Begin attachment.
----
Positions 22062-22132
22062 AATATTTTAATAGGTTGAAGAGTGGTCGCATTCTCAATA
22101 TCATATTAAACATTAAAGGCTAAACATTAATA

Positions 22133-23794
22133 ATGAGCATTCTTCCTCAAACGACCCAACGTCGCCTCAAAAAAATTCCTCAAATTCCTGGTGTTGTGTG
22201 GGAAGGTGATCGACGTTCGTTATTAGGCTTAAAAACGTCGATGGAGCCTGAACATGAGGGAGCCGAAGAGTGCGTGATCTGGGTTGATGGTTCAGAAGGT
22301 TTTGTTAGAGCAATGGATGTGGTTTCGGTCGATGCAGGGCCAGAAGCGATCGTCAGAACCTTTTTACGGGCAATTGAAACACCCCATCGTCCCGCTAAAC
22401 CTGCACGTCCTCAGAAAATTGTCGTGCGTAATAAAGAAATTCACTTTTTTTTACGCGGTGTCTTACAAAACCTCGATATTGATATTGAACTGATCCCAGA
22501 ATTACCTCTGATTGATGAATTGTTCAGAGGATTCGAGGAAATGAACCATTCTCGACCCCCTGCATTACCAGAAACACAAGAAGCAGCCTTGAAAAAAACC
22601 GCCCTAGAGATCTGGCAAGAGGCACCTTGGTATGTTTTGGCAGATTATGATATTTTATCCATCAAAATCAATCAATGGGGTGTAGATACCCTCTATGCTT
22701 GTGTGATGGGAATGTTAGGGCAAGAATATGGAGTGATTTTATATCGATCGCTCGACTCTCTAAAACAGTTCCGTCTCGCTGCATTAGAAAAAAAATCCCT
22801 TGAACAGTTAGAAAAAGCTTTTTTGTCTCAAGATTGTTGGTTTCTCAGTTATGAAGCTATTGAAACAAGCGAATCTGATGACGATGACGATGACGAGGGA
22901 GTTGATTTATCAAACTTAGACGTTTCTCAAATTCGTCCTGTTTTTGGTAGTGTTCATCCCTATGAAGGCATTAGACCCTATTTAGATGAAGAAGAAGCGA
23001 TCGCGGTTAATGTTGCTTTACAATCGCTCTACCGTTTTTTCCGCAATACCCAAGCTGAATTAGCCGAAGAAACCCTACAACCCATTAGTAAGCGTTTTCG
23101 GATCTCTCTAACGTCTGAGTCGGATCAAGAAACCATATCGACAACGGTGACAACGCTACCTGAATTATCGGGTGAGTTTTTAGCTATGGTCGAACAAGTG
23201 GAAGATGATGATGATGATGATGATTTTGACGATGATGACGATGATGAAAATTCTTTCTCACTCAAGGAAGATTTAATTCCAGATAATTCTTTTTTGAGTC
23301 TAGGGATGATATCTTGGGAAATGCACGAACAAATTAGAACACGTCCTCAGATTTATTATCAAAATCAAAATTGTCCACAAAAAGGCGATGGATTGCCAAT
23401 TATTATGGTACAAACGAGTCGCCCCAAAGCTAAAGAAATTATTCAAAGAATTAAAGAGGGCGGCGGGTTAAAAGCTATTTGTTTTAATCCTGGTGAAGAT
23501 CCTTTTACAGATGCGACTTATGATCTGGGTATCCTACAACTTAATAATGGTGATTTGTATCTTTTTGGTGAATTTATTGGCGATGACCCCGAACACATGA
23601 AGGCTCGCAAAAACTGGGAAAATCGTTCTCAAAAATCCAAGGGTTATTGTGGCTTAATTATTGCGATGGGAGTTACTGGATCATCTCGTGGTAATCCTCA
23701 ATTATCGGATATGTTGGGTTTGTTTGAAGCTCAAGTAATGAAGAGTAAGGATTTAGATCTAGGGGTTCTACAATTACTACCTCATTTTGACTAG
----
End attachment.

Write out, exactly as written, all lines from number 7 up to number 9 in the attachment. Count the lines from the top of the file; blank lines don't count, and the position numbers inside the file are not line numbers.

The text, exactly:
22301 TTTGTTAGAGCAATGGATGTGGTTTCGGTCGATGCAGGGCCAGAAGCGATCGTCAGAACCTTTTTACGGGCAATTGAAACACCCCATCGTCCCGCTAAAC
22401 CTGCACGTCCTCAGAAAATTGTCGTGCGTAATAAAGAAATTCACTTTTTTTTACGCGGTGTCTTACAAAACCTCGATATTGATATTGAACTGATCCCAGA
22501 ATTACCTCTGATTGATGAATTGTTCAGAGGATTCGAGGAAATGAACCATTCTCGACCCCCTGCATTACCAGAAACACAAGAAGCAGCCTTGAAAAAAACC